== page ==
I had hoped to write here today about my aha moment from the retreat. That single defining moment when something amazing clicked for me, I had an epiphany or felt the Hand of God typing my words. Was there that one single aha moment? No, of course not.

 Instead there were the ah moments.
 Lots of them.

 And the ha moments.
  I’m so blessed. The aha moments fill my every waking moment. Whether at a serene Bible Camp living for three days in a bubble or stumbling through the thousand and one mundane minutes which make up my life, I am blanketed by God’s grace.   

Lord, Father God, thank You so very much for everything You have put on this earth for us to enjoy. All glory goes to You. Amen.   

Friday, September 21, 2018

2018 Camping Post #5 - A Short Day and a Memory

I am finally posting about the last full day of our camping trip in July. It was a slow leisurely day. Not usual for us, but maybe we are finally realizing that vacation should be about sitting around the camp fire instead of running around as much as we do at home.  
 After lunch, we took a ride to find some waterfalls. All we did find were rapids and dams. But they 
are still fun to visit.
 But here’s the thing, heading to each of these three spots, we discovered something else new and note-worthy.
 On the way to the first one, we saw what I thought was a beautiful, clear-cut field, with just enough lone trees to make it picturesque.
 On the highway just above where the second falls was supposed to be was a sign about the location where Father Menard was killed.
 And along the road to the third, we found a monument to the men who were killed in the worst mining accident in Michigan history as well as the church and remains of the town of Mansfield.
 See what you find when you get off the beaten path.
 After we got back to camp, I headed out to walk around the entire campground. I found the site where my sister Pat and I camped back in 1980, site number 65. I think it was, anyway, because I remember debating about that site or the one across the road and the one across the road actually looked more familiar, but I am positive ours was on the right side of the road. That was 38 years ago, so how much are these trees really going to look the same? But whatever the case, wherever we were, I sat down on the picnic table and tried talking to her. I think because she is in heaven, with Mom, Dad, Aunt Helen and everyone else, she can’t communicate with us. I think that only non-believers really think they can talk to the dead. If you are in heaven you are in such a good place – I can’t think of a way of saying it without sounding like people are jerks once they get to heaven. But really, I don’t think they have any connection anymore with us left down here on earth alive. I think once you are in the arms of Jesus, everything you left behind on earth, all your loved ones, maybe even all your memories evaporate. I think it is all a fresh start in heaven. But we will still all be there together one day. But sometimes it would be nice to just be able to be with Pat, feel her presence, hear her voice, sense that attitude, that grit, that spunk. But I do feel it all the time. It is still what keeps me going a lot of the time, in times when I just want to give up and I think to myself, “what would Pat do?”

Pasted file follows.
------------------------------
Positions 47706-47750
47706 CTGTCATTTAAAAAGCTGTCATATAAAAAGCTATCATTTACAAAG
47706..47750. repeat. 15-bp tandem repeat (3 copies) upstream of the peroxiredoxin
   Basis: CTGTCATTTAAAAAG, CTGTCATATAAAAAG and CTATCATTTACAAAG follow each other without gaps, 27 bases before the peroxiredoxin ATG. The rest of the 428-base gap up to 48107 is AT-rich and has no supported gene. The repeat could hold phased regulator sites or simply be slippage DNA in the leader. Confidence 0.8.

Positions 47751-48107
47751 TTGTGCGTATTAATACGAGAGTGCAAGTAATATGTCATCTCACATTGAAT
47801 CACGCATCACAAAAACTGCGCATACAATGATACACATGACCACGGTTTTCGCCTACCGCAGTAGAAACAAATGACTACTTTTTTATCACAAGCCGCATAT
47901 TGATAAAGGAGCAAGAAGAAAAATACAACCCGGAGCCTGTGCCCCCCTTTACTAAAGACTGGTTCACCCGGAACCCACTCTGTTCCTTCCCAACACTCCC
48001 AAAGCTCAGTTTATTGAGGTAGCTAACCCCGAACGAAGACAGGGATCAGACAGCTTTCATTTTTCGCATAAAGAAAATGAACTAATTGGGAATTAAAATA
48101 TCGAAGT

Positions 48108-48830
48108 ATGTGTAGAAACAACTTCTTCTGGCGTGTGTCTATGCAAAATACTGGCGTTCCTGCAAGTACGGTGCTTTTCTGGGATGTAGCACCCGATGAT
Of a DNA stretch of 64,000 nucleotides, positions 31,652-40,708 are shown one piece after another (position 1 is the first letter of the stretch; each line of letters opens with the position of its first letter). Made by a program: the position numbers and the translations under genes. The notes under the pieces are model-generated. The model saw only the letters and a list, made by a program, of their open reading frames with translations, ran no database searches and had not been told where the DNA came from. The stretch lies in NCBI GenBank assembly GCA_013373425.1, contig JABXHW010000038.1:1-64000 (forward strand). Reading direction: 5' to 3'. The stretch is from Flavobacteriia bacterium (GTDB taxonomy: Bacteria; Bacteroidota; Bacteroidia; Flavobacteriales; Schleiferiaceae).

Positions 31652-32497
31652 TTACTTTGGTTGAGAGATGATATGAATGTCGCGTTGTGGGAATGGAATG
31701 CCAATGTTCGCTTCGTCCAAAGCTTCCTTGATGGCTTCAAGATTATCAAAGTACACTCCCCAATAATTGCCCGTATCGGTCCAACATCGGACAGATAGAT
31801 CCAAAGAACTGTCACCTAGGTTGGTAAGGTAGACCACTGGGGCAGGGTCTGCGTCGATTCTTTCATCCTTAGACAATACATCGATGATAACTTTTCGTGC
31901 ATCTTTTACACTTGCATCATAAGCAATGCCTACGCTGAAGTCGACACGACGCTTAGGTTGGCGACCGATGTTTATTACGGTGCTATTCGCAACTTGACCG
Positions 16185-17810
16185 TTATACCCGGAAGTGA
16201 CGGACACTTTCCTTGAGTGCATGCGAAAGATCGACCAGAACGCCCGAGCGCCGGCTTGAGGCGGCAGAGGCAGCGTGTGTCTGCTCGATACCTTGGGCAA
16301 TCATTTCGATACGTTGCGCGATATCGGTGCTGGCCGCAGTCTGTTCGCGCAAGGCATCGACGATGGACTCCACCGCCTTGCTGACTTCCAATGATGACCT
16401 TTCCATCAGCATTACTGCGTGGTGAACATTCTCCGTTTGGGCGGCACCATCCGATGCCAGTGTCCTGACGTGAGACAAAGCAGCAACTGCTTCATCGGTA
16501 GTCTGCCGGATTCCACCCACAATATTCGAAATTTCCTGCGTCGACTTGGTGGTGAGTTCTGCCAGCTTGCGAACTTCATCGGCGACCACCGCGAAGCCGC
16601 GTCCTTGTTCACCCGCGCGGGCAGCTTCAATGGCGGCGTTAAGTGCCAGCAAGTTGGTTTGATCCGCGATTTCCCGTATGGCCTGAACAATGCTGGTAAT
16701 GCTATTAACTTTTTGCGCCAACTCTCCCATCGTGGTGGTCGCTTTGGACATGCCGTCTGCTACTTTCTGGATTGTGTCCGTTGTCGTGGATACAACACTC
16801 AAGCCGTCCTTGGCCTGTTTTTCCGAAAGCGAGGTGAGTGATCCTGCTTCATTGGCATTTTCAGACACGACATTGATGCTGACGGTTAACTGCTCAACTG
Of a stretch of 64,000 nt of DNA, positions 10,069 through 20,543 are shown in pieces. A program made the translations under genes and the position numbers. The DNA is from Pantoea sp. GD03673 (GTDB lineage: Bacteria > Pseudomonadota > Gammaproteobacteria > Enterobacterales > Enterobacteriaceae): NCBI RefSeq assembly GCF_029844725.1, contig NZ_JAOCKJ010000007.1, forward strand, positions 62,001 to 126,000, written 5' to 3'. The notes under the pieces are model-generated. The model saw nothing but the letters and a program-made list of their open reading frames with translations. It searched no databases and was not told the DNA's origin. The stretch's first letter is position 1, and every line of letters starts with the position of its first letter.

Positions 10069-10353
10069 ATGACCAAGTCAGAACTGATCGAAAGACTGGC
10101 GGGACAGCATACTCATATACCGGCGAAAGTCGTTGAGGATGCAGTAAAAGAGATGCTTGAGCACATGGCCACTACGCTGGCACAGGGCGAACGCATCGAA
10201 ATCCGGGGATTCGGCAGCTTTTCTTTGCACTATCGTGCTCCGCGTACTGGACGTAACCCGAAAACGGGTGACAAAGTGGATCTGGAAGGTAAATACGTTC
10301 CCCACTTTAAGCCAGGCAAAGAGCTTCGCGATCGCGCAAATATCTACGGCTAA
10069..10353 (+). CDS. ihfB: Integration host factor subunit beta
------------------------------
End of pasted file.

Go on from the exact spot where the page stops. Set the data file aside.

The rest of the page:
I returned to our campsite, and the next morning, by six am to beat the rain, we packed up camp and headed home.  

Wednesday, September 19, 2018

2018 Camping Post #4 - A Long Day

So, back to our July vacation . . .

On Wednesday of the week of our camping trip, the plan was to take a ride up to the Keweenaw and make some purchases from our friends the monks at the Jampot. My planning led me to believe it was a two hour drive up there, so even with making a few stops we should be there by 11 or 12. Well, I was sure wrong about that.
Our first surprise stop was Van Riper State Park.
They have this Warrior Water Island thingy, water obstacle course out in the lake.
Way cool, but you have to swim out there, plus they charge by the hour to use it.  
I was pleased to find Sacred Heart cemetery practically next door.
Wandering around a cemetery is much more my kind of thing.
Took way too many pictures there. Of course.
Then we ran into this.
And this.
And this.
So it was after one o’clock before we got to McLain State Park, where we ate lunch. But the Jampot was still waiting for us when we got there.